The Sahara Desert is located in Africa, and is the largest hot desert, in the world, with a surface of over 9,200,000 square kilometers, and third-largest overall. It spreads over 11 countries, one of them being Morocco.
Since I knew I was going to visit Morocco, I was sure I need to see the Sahara Desert. There are plenty of beautiful places to go when in Morocco, and this one definitely has to be on the list if circumstances allow it.
How to get to the desert?
The easiest way to reach the Sahara Desert in Morocco is through Merzouga, the village spreading right where the dunes of Erg Chebbi start to take shape, revealing the vastness of the desert in front of the visitor’s eyes. Before approaching the village it already starts to look like a scene from a movie, with breathtaking sights.
Merzouga is located next to the Algerian border, at about 8hrs trip from Marrakesh on a car ride, and in my opinion, is the best option to reach it. We did a road trip, so I was well prepared for the long-distance ride. But be aware, the road gets complicated at times, and the streets and driving paths get narrow, especially while crossing the Atlas Mountains.
For people who don’t know very well the country as far as driving for long distances, it’s probably better to choose a tour guide or a tour group. You can also reach Merzouga from Fes, Rabat, or Agadir, pretty much from any big city in Morocco. The distances will vary, however.
Where to stay in Merzouga?
Merzouga has plenty of beautiful places to spend your days in, such as hotels, or luxurious camps right in the middle of the desert. We chose to stay at Nomad Palace, an incredible place with very wide and comfortable rooms, very traditionally decorated; it made me feel as if I am indeed sleeping in a nomad’s modern house. It had two pools as well, one of them with desert views, a restaurant for breakfast, lunch and dinner, an interior yard, and much more. It was definitely a great and unique experience.
What is there to do in Merzouga?
Merzouga is a small village, so don’t expect clubbing and fancy restaurants. It is a very good place to experience the real Morocco, as close as possible to the traditional way of living, aspect of the houses, and food choices, which personally I enjoyed very much. Most people come here to experience the desert and the beautiful minimalistic way of living.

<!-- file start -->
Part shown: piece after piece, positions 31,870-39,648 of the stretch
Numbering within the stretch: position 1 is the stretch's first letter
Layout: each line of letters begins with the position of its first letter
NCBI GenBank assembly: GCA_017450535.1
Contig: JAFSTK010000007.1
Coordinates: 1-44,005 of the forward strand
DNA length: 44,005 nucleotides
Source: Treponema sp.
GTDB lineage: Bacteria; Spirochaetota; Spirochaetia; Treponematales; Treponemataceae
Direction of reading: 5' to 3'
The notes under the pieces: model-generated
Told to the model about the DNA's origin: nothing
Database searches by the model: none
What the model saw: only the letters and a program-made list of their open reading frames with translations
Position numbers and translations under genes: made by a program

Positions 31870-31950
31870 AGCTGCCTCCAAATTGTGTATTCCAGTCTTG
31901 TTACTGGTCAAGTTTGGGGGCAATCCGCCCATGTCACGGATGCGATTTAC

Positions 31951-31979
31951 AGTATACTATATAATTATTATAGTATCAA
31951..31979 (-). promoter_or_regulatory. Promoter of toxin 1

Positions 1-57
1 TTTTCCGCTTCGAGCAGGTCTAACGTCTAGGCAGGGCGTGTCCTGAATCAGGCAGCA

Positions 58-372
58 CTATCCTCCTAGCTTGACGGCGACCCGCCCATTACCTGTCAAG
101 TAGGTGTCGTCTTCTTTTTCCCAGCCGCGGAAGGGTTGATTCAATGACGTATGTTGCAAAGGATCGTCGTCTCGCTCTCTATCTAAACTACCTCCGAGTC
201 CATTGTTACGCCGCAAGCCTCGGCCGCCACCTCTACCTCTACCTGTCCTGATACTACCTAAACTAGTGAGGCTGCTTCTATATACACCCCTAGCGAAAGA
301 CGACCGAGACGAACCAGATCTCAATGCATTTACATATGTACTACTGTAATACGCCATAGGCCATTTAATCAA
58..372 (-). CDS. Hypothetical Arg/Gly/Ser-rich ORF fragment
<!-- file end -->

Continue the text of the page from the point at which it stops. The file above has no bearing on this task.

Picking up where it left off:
Watch the sunset on a dune
Climbing a high dune, and watching the sun setting is one of the best views of the desert you can have. The colors match beautifully, and they create a contrast with the dark golden sand; it feels like a bliss. It is also the best time of the day to go up on a dune, because the heat is pretty low, and your body feels more at ease. It can get sandy, especially when a sand storm is starting to form, so is better to watch out for that.
See the stars in the midnight sky
I have never seen a more beautiful array of stars and night skylights. They were just like little diamonds shining bright, so many, one right next to another; I could even see the Milky Way so very well defined. It was an incredible sight, so peaceful and silent, and the sky so dark.
If you choose to stay in a desert camp, you’ll have a full view of the beautiful night sky and stars.
Wait for the sun to rise
Watching the sunrise was one of my absolute favorites. The sun is still feels cold on your feet from the night, and it’s just so amazing to see the sun starting to warm up the miles of fine sand, you look around and you see an ocean of dunes and nothing else for as long as your eyes can reach. It’s best to climb the highest dune that you can find for better views and go as early as possible, preferably at 6 am.